MA312 Abstract Algebraic Structures

for FA 2008

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MA 312 Abstract Algebraic Structures


FA 2008 HO


Smith, Charlie L.


Associate Professor of Mathematics, and Chair of Mathematics Department


Ph.D. in Mathematics, UMKC, 2002
M.A. in Mathematics, University of Kansas, 1983
B.A. in Mathematics, William Jewell College, 1981

Office Location

SC 308

Office Hours

MWF 9:00-11:00 a.m. and TR 10:00-11:30 a.m.

Daytime Phone



Semester Dates

August 19, 2008 - December 11, 2008

Class Days


Class Time

8:45 - 10:00 AM in SC 215


MA 212 and MA 301

Credit Hours


Dan Saracino. Abstract Algebra: A First Course. Second Edition. Prospect Heights, IL.  Waveland Press, 2008.

Additional Resources:

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Course Description:
MA312 Abstract Algebra: A study of several algebraic systems from a postulation viewpoint. Systems studied include groups, rings, integral domains and fields.  Prerequisites: MA212 and MA 301. 3:0:3

Educational Philosophy:
A famous old adage says that mathematics is not a spectator sport.  In order to learn mathematics, students must attempt a significant number of problems.  Drill and practice are essential in order to succeed.  In addition, the material should not be covered too quickly.  Student comprehension always takes priority in the educational process.

Learning Outcomes:
  Core Learning Outcomes

  1. Define the concept of a group; distinguish between nonabelian and abelian groups and recognize examples and nonexamples of each
  2. State the fundamental theorems of groups and use them to prove additional results.
  3. Apply the properties of exponents in computation and proof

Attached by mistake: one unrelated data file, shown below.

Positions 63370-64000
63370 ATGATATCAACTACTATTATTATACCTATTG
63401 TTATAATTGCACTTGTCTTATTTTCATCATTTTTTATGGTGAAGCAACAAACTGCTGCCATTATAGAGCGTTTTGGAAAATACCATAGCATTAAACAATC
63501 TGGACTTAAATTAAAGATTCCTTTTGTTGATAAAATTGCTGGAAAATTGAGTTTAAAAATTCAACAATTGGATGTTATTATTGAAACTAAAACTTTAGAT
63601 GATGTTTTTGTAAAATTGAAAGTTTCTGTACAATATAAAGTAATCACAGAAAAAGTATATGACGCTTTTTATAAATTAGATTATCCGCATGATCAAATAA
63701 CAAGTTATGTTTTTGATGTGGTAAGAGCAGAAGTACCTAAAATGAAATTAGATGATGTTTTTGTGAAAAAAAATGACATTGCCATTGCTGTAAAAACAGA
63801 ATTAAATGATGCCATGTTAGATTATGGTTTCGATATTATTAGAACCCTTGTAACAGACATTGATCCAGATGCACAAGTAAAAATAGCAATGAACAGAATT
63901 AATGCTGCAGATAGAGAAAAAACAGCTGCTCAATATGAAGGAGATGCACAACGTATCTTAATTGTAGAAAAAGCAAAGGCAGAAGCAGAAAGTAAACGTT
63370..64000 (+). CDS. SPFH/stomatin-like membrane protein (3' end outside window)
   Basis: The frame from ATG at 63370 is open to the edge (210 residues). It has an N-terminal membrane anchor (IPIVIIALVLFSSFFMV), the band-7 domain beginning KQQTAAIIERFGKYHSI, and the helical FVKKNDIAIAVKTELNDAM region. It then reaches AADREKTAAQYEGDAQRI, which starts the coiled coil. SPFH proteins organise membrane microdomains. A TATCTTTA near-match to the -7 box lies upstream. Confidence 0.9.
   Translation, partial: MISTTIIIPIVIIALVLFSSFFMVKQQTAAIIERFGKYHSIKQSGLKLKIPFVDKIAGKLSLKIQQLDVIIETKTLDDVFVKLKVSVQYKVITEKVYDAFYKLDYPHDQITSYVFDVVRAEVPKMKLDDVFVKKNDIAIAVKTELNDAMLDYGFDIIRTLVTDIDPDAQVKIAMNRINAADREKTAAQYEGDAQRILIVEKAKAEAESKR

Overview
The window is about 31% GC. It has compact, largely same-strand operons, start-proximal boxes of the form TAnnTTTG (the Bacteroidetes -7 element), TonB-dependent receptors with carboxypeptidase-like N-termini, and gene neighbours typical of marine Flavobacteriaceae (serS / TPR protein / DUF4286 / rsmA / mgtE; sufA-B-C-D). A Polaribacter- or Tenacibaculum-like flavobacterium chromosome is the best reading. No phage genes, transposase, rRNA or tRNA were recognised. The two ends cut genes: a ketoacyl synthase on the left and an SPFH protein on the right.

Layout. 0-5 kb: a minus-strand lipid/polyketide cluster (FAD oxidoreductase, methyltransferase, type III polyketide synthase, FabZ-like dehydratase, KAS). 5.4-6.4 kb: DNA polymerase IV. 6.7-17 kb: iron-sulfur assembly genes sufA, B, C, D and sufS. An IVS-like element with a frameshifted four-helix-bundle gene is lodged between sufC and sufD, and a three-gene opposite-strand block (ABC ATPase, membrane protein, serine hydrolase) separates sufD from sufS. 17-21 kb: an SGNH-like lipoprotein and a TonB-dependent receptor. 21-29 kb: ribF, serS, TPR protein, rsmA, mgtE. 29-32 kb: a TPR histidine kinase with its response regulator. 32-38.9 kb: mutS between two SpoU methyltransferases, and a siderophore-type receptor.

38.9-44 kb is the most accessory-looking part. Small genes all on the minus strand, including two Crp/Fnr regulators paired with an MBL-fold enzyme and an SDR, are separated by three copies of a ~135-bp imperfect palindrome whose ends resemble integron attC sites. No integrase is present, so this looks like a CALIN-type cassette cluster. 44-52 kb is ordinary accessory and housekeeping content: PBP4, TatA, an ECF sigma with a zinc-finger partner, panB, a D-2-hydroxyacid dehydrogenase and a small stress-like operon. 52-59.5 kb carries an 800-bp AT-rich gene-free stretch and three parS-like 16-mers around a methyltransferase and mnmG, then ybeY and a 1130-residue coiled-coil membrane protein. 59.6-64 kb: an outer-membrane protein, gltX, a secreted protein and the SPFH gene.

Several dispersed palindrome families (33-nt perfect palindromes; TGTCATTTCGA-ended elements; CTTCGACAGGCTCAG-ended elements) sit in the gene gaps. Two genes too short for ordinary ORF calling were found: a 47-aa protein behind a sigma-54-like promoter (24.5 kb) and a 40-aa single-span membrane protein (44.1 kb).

4. Define the order of a group element and apply the concept to exercises
  5. Define a cyclic group and apply the concept to exercises
  6. Define and utilize the properties of subgroups
  7. Demonstrate basic properties of symmetric groups and apply to exercises
  8. Define the concepts of equivalence relations and cosets and apply to appropriate exercises
  9. Apply LaGrange's Theorem and its corollaries to appropriate exercises
  10. Define and utilize the concept of a normal subgroup
  11. Define and apply the concept of homomorphism to appropriate exercises

Core Assessment:
  • Periodic assignments
  • Quizzes
  • Tests

Class Assessment:

Frequent homework assignments  60%
Midterm examination                    15%
Final examination                          20%
Testing dates:
Midterm: Thursday, october 2, 2008 from 8:45-10:00 a.m.
Final exam: Thursday, December 11, 2008 from 8:00 - 10:00 a.m.


85-100% = A
  70-84% = B
  60-69% = C
  50-59% = D

Late Submission of Course Materials:

Homework assignments MUST be turned in on the announced due date.  LATE PAPERS WILL NOT BE ACCEPTED.  You will either turn in an assignment on the date that it is due, or you will not turn it in at all.  An assignment MUST be received by class time on the announced due date.  If it is not received by this time, then a score of ZERO will be recorded for that assignment.  NO EXCEPTIONS. NO EXCUSES. Athletes who are traveling out of town with a Park University team must turn in the assignment BEFORE DEPARTURE.